How much time do your employees waste each day?
According to a study reported Friday by Inc Magazine it's as much as 50 percent. Yikes! If you're a small business that has scrapped and saved in order to finally make a hire or two, that has to be a little scary. The study - somewhat self serving from a business communications company - found that:
There are many issues we could talk about in relationship to this story including employee management, but the problem really is how to reclaim the lost time and make employees more productive.
Workers spend more than a third of their time (36 percent) trying to contact customers, partners or colleagues; find information, or schedule a meeting. (When, exactly, should you schedule a meeting? Another survey says Tuesday afternoon.) Another 14 percent of an employee's day: duplicating information (forwarding emails or phone calls to confirm if fax/e-mail/text message was received) and managing unwanted communications, such as spam or unsolicited phone calls.
A well-worn metric of computing is that the average user utilizes less than 10 percent of the functionality of any program. Unfortunately, this has been a casualty of managers who don't understand or promote technology, the lack of real training and ongoing reinforcement of best practices and an overall acceptance of one of the most innovation-killing attitudes found in almost all workplaces: "We've always done it this way."
Perhaps. But that's not a requirement. Here are three tips on ways to do it differently.
1. The largest installed email/calendaring program in the world is Outlook. Chances are your office is running it. If so, we can save a lot of time by using the program's scheduling functions to schedule meetings. Easily set up groups from your company's address book either for permanent or temporary teams. Create a project team group, select the group when scheduling and open the scheduling assistant. The assistant will show you all the individuals in the group and their free time. Use the "find free time" feature to find the available times when everyone on your team can meet.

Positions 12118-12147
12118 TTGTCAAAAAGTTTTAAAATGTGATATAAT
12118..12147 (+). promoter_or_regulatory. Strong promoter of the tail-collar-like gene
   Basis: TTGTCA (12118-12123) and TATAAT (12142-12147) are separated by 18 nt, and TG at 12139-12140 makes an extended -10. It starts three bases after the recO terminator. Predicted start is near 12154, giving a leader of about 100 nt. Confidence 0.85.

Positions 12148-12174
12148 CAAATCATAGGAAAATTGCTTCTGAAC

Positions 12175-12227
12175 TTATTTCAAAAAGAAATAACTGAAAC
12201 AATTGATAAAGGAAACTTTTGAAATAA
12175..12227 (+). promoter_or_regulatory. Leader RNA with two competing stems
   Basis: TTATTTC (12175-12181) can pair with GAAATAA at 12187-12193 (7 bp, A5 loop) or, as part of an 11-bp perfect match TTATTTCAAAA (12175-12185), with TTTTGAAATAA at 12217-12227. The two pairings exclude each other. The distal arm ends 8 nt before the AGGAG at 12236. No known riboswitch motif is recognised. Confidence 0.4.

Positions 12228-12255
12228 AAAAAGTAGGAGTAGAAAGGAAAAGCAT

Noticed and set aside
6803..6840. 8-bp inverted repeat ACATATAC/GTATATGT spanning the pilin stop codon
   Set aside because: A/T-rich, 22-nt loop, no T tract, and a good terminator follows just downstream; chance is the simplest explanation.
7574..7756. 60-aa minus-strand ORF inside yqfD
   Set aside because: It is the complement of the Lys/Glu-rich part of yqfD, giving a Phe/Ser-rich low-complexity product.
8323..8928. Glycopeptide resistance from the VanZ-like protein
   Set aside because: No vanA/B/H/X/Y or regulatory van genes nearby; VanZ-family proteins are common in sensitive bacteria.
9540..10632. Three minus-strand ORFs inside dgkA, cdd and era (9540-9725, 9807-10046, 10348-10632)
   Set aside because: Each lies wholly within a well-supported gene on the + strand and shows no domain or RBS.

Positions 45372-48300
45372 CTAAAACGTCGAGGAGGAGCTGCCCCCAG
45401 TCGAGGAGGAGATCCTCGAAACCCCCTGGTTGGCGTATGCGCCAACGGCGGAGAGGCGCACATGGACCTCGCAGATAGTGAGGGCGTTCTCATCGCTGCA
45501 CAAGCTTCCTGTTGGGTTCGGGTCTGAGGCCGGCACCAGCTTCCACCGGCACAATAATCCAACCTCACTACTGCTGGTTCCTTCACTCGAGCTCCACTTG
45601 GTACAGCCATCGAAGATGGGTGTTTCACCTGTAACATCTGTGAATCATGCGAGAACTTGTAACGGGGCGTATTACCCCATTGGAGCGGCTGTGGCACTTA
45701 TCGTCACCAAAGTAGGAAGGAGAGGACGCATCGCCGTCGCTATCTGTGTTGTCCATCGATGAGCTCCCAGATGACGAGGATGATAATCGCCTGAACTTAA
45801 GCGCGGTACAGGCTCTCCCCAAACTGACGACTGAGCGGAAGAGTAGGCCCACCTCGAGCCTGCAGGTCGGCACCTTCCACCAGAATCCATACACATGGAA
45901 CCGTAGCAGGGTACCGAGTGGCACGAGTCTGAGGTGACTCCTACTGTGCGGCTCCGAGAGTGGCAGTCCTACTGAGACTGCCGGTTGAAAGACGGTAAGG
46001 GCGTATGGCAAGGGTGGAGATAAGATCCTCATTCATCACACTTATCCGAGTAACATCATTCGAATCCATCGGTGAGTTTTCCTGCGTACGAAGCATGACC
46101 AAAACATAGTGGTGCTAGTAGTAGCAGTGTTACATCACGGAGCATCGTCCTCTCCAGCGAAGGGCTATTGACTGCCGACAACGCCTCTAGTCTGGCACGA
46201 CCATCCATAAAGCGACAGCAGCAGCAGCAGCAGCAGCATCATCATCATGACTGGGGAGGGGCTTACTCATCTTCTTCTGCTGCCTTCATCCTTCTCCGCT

2. Not all meetings are internal and setting up times with clients, customers and vendors can be even more challenging. Several tools utilizing internet-based "cloud" services tackle - and solve - this challenge. Timebridge is our favorite. Link your calendar to the Timebridge service and scheduling a meeting is a three-step process: enter the names of the people you want to meet with (if they are in your address book you only have to start typing the names), write a message to your attendees, then select five times from your calendar that are available. Alternately, you can allow your attendees to select times that are open in your calendar.
Timebridge does everything else: Attendees are brought to an interface where they can select all the times that will work and a "best" time. When everyone's agreed on one, the service sends an email confirming the date, time and other meeting details. What used to take 5-7 emails per attendee to accomplish, is done in one web site and three steps.
3. The biggest time waster the survey found was managing email with 50 percent of the day spent on it. We are working for the technology rather than making it work for us. To turn that situation around, make Outlook rules your friend. You have a very powerful organizational tool in rules if you take the time to learn them. You can assign incoming mail to projects or clients based on email address or domain name, you can move automated messages, message receipts and meeting acceptances out of your way and into a holding folder, you can send newsletters, RSS feeds, automated mailing lists into a "read me later" folder. With just a few rules, you can get your inbox down to a more manageable size of items that require action.
There are many more tools on the average person's desktop that can help you save time, be more efficient and more productive. If time is money then it's worth it to learn how to stop wasting so much of it.
Portfolio can help your company make up for lost time and regain productivity. Contact us at 864-213-6314 or email firstname.lastname@example.org to find out how we can help.